Introduction to a new category
I’ve been very busy under the hood of this blog (see also this post). Weeding out tons of bad links has the advantage of digging deeper into your old stuff. I came across my post Indexhibit (1) – Eric Ku. In the meantime I have seen a very interesting series of articles on Core77: about how 2 young New York City based designers had set up their business with huge success. They stressed the importance of starting with a professional web appearance while they were still prototyping in a shed. I’ll refer to those later. The main conclusion is that designers need to have guidance with their web presence. They may be decent designers, but they have to sell in order to be able to do what they want to do: creating wonderful design. Also while blogging, I’ve seen numerous bad designed sites and bad webdesign practices (PUT FLASH IN THE WASTEBASKET!) both from designers and from professional manufacturers and distributors. All while there is a very simple tool: Indexhibit. Also for me the Indexhibit community is a good source for new stuff. The conclusion is that before I write a page, and later maybe a book about good web practice for chair designers, I’ll start with a new category Indexhibit, just to make the readers aware what you can do with this simple tool. I migh start builing a site to see how easy or difficult it is. Off course there are other ways and solutions like for instance WordPress, but they (may) come in future posts.
As a sequel I’ve reactivated Chair Blog | Tumblr to be able to quickly make scraps of inter alia my new Indexhibit finds.
About Ori Yekutiel:
Designer, Artist, Craftsman. Born in 1981. Resides in Israel. In 2010 graduated with honors his studies of Industrial Design at the Bezalel’s Academy of Art & Design. Ori’s work is inspired by nature. From nature, he says, we can learn patience, modesty and how to find the harmony between functionality and beauty. It is not uncommon for “mistakes” to happened during the process of creation. These mistakes can became a source of inspiration and a turning point in the development of the project, that’s why one should keep his eyes end mind wide open to Seize such opportunities.
About Ori’s website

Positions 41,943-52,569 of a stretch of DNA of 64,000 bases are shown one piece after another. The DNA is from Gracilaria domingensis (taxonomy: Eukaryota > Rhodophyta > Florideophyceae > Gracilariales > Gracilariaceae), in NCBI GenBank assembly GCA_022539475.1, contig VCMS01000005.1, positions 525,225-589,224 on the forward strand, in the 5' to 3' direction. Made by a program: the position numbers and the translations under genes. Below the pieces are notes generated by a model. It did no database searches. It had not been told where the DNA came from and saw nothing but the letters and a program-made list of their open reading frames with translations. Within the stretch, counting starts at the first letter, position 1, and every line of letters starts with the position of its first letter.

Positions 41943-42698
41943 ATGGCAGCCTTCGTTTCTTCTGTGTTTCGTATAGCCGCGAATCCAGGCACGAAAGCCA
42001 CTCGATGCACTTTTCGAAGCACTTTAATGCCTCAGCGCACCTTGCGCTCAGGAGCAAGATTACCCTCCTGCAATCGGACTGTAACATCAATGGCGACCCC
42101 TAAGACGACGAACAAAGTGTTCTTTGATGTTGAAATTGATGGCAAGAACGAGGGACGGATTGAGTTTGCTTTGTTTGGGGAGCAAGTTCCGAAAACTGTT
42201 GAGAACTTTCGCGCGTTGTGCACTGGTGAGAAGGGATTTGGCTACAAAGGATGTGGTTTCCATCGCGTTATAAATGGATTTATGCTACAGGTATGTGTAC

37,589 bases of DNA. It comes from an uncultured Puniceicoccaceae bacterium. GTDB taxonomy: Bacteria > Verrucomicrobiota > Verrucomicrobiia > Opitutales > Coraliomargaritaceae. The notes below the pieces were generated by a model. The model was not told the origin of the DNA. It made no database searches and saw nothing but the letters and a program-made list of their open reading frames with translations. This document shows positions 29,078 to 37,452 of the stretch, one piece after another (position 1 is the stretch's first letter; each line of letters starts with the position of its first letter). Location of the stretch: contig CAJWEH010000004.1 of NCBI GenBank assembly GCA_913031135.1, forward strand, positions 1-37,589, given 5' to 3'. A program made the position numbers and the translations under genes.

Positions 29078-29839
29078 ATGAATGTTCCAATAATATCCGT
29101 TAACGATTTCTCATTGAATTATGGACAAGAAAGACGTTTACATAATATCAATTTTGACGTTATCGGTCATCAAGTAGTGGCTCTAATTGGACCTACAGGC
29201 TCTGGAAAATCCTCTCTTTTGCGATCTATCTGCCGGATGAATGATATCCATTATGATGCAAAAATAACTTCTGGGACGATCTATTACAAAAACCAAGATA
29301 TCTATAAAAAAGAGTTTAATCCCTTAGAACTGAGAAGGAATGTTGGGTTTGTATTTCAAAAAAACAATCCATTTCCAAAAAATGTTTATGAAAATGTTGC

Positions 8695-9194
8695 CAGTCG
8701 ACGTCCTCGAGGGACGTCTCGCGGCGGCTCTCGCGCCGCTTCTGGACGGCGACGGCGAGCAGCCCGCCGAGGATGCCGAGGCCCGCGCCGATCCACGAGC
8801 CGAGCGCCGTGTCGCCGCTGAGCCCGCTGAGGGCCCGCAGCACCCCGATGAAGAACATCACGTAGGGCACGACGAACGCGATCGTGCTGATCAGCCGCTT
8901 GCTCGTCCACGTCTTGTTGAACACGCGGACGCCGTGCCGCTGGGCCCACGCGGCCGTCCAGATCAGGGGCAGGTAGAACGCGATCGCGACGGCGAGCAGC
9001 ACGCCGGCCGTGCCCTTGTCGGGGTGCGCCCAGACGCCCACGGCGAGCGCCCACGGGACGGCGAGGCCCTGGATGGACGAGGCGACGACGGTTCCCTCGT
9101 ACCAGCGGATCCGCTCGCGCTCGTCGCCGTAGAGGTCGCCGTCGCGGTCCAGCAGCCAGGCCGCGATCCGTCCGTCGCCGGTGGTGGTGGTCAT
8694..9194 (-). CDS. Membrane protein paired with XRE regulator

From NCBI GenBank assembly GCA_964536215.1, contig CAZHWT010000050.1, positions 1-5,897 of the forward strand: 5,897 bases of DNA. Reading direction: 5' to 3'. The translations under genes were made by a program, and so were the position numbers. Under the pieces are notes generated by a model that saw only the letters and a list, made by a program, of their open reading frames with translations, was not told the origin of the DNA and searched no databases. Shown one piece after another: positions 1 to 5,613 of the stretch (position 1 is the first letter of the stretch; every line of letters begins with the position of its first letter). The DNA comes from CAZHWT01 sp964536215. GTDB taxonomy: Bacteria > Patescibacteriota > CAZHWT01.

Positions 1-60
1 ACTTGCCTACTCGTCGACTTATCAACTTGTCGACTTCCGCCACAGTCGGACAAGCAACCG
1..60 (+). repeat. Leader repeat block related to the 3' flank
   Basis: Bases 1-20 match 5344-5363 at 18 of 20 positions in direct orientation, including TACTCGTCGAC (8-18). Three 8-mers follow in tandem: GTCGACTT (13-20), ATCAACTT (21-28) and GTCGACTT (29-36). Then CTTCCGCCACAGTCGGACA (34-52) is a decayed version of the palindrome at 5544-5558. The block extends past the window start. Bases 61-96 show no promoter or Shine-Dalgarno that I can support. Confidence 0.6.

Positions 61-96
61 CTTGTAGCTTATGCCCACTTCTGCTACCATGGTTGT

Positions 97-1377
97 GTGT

I believe Ori’s website is a good example of how you can present yourself in a professional way with very good photography. Navigation could be addressed a bit more precise.
Express yourself with the help of one of the cardboard stools by Remember – you have 29 unique designs + 2 kids’ versions to chose from and each would cost you only €16.90 (€14.90 for kids’). Easily and quickly assembled, the stool can also be used as a table and transformed back to its pre-assembled state after use.
Material: corrugated cardboard
Carrying capacity: 200 kgs (440 lbs)
Dimensions: 32,5 x 32,5 x 44,4 cm (12.8 x 12.8 x 17.5 “)
This week we had 3D design. We were supposed to make a smart chair. Something that you can transform, adjust, change as much as possible.
My chair model is made of cardboard and blue fabric. If the chair is folded, one person can sit on it. If you unfold it, it seats 6 people. You can push the first and the last cardboard pieces so that they will make a circle and you have a kind of sofa or you can just leave it unfolded. You can also pull apart the first and the last piece, so that you form two chairs connected with a tableâ€¦and a lot more.
Via Kaya.Creative.Works who was know as theonethatmatters.tumblr.com once
Last edited by Guido J. van den Elshout on November 30, 2011 at 4:41 PM
In surfing the internet for material for Chair Blog it helps me that I have a very associative mind. I was Googling pictures for “Burnt Rietveld”, because I noticed that I had no photos yet from Maarten Baas’s (in my view in)famous burned chair series which Maarten produced or maybe even created (I would avoid the term designed in this case) long before I started to blog here about chairs.
Nowadays I see several young designers piggy back on an illustrious predecessor’s name and produce a hack or an interpretation to create fame for themselves. I would say piggy back fame or media hype. I know I am a bit traditional in this sense and not so out of the box thinking as the honorable teachers of especially the Dutch Design Academy in Eindhoven tend to teach their students. On the other hand I do admit that it works. When I think burnt chair I immediately associate it with Maarten Baas. In that sense the piggy backing helps, because he dared to burn famous chairs.
Then I found the above photo of a Gerrit Rietveld‘s burnt Zig Zag Chair (another example here) by Maarten Baas at the Flickr account of….Che Eyzenbach and guess what? Che is a 2009 alumni from the Eindhoven Design Academy and designs chairs himself. His graduation project is a set of 7 beautifully designed cardboard seating elements by the name of Flow.
I know, by introducing Che in this way to you, this humble amateur chair aficionado now makes connections between Che Eyzenbach and famous predecessors and might suggest he was piggy backing. He was not! Certainly not in his designs, even not on Frank Gehry‘s Nested Cardboard Chair nor his Easy Edges Chair nor his Contour Chair, because Flow is an entirely different concept…
I may even do him injustice, because if I look into his portfolio, I have a feeling we will see his star rise to maybe equal or higher levels….
Have a look for yourself at Che’s site and let me know your view in the comments.
Via funpresident.com I came across the 2009 corrugated board chair design competition: The Chair Affair of The American Institute of Architecture Students (AIAS). The Corrugated Cardboard Chair of the Photo was one of the finalists.